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Posts Tagged ‘Advertising’

Read this a FEW times… I Promise You’ll like it: The Mere Exposure Effect At Work

November 26th, 2019 No comments

Why do you really like your favorite song?

     When Party in the USA comes at a party, there is nothing stopping me. I know every word, every beat, and every guitar strum to that song. The energy in the room is wild, and I can confidently say that everyone is enjoying themselves, maybe not as much as I am, but nonetheless, enjoying themselves. I mean, what else can you expect from a 2009 banger that has been played on repeat since its debiew on Disney Channel? But what happens when the kid on AUX, switches to one of his soundcloud mystery raps that no one knows? I find myself enjoying the time much less, and everyone seemingly starts to mingle instead of dance. Why would Party in the USA have better success at a party over a new soundcloud rap? Cognitive psychology and the mere exposure effect can explain this.

     The mere exposure effect is a psychological phenomenon where people tend to like and prefer things better that they are exposed to more often (Pieter Van Dessel, Gaëtan Mertens, Colin Tucker Smith, & Jan De Houwer). People are more likely to be in favor of certain things that they have repeated exposure to and are more familiar with, even if they are unaware of it. This can explain why Party in the USA is such a hit at parties compared to the soundcloud rap. It is simply because the song has been heard so many times and everyone is so familiar with it. The mere exposure effect is used by artists having their songs played over and over again on the radio for people to like it better, by brands in their constant advertising to make you want to buy a product more, and can even explain why you like the person that sits next to you in two classes every day over somebody else. Reflecting on this phenomenon, it is easy to see why this can be true. In general, we do not like to go to unfamiliar places, spend time with unfamiliar people or put ourselves in unfamiliar situations. The comfort of familiarity drives us to be in the same places, same type of situations and hang out with the same people, and the more often we do it, the more we prefer it. Investigating the mere exposure effect can tell us why familiarity is so important to how we judge something and make us realize how influential it can really be in our lives. So how does it really work?  Read more…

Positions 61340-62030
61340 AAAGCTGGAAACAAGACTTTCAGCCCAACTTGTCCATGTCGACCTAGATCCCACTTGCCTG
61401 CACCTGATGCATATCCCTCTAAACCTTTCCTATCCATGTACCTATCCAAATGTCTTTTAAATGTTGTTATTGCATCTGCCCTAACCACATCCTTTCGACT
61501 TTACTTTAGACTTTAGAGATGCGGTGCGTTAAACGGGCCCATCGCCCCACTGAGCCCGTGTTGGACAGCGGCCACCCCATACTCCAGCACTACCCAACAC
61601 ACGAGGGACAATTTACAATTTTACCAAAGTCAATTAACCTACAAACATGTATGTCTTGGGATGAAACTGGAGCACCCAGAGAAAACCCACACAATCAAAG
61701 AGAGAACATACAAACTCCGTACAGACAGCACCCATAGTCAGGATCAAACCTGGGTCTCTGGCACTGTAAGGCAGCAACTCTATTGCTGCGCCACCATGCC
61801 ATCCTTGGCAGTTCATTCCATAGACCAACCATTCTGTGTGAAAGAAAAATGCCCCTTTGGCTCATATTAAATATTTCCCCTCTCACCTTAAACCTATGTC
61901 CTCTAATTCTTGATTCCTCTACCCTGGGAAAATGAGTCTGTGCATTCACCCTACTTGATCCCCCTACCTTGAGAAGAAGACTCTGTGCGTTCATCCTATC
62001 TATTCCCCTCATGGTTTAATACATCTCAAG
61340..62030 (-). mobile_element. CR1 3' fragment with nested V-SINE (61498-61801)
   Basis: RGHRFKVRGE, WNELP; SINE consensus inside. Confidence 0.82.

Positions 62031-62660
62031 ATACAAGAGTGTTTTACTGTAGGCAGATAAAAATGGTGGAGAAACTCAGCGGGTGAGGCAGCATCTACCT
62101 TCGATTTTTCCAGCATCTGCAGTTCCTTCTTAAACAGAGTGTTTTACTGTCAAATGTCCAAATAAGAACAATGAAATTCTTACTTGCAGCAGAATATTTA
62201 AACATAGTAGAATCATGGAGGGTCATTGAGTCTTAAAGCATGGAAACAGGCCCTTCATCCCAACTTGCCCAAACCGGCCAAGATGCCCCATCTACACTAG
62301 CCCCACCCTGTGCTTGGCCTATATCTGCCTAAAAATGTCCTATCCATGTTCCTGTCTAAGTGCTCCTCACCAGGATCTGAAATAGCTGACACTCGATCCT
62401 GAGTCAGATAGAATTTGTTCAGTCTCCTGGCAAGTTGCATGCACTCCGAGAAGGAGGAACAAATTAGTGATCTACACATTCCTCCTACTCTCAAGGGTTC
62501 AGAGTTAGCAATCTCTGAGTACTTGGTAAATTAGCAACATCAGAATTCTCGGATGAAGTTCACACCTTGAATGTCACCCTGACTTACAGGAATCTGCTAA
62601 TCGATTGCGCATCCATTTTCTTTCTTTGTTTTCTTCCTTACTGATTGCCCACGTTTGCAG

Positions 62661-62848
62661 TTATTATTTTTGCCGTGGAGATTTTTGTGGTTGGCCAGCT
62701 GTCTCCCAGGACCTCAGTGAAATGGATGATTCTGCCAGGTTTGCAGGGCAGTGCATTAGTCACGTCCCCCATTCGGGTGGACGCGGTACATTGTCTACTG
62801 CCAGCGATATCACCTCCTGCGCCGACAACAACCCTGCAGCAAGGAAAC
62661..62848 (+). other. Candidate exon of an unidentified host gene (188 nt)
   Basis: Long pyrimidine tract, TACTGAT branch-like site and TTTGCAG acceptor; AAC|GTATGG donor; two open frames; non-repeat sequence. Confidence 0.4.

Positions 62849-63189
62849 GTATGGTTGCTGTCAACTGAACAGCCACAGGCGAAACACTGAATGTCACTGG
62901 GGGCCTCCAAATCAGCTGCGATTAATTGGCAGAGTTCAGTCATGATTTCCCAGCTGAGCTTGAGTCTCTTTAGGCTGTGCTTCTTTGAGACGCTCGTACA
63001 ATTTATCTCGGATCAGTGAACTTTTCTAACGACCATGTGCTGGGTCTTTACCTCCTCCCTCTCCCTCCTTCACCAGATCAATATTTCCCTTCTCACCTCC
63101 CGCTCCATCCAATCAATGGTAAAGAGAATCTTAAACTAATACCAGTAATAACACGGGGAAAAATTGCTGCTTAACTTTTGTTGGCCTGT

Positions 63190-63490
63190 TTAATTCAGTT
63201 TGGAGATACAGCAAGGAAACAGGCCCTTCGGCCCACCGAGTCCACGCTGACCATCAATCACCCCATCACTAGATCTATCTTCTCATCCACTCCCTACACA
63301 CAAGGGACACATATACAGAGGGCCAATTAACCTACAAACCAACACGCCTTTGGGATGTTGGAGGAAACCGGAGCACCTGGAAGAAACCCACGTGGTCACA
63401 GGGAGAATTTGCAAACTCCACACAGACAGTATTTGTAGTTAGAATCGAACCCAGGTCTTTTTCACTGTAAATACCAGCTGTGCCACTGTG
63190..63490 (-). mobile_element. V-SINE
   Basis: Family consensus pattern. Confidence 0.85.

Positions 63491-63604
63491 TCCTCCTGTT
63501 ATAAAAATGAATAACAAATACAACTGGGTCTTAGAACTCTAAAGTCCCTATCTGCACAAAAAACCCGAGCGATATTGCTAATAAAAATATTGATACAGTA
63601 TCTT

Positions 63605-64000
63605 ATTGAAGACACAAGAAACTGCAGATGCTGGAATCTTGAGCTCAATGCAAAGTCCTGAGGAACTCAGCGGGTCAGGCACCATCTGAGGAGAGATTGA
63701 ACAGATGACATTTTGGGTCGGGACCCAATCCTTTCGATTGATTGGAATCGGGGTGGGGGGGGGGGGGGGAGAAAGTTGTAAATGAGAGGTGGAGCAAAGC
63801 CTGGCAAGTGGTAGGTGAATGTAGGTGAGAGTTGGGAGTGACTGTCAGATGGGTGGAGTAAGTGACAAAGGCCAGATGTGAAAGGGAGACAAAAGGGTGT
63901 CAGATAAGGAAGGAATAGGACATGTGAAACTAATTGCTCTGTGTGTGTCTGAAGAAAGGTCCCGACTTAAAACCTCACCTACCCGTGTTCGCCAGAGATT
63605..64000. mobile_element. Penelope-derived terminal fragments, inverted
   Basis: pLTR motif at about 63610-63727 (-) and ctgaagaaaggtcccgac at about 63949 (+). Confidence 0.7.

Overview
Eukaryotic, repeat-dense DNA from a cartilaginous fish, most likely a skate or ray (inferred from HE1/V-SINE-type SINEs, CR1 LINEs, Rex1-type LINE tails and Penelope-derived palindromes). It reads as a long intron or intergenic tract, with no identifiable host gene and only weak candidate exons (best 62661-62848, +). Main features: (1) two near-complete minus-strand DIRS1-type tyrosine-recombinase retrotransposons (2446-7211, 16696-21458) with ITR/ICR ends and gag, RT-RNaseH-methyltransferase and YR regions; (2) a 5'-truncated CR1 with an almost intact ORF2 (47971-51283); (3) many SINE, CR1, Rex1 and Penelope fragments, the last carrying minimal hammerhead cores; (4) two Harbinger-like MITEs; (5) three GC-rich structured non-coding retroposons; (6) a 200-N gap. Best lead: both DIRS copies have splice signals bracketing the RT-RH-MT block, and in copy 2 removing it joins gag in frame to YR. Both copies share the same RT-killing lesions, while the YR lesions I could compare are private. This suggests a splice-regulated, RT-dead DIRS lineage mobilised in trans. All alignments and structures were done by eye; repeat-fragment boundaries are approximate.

Rhyming for a Reason: Why Rhyming Slogans are More Effective in Communicating Big Ideas

November 26th, 2019 2 comments

If you’ve been to a college, or interacted with a college student, you know how demanding the academic requirements are. Would you believe me if I said, “C’s get diplomas”? Sure. That makes sense, after a minute of thinking… But what if I had said, “C’s get degrees”? Boom. Got it. You’ve probably heard that one before, and there’s a reason why. The second statement comes across as more true than the first even though both convey the same message. This experience is called the Rhyme as Reason effect.

The Rhyme as Reason Effect (also called the Eaton-Rosen Effect) is the phenomenon that occurs

“A drunk mind speaks a sober heart” — Jean-Jaques Rousseau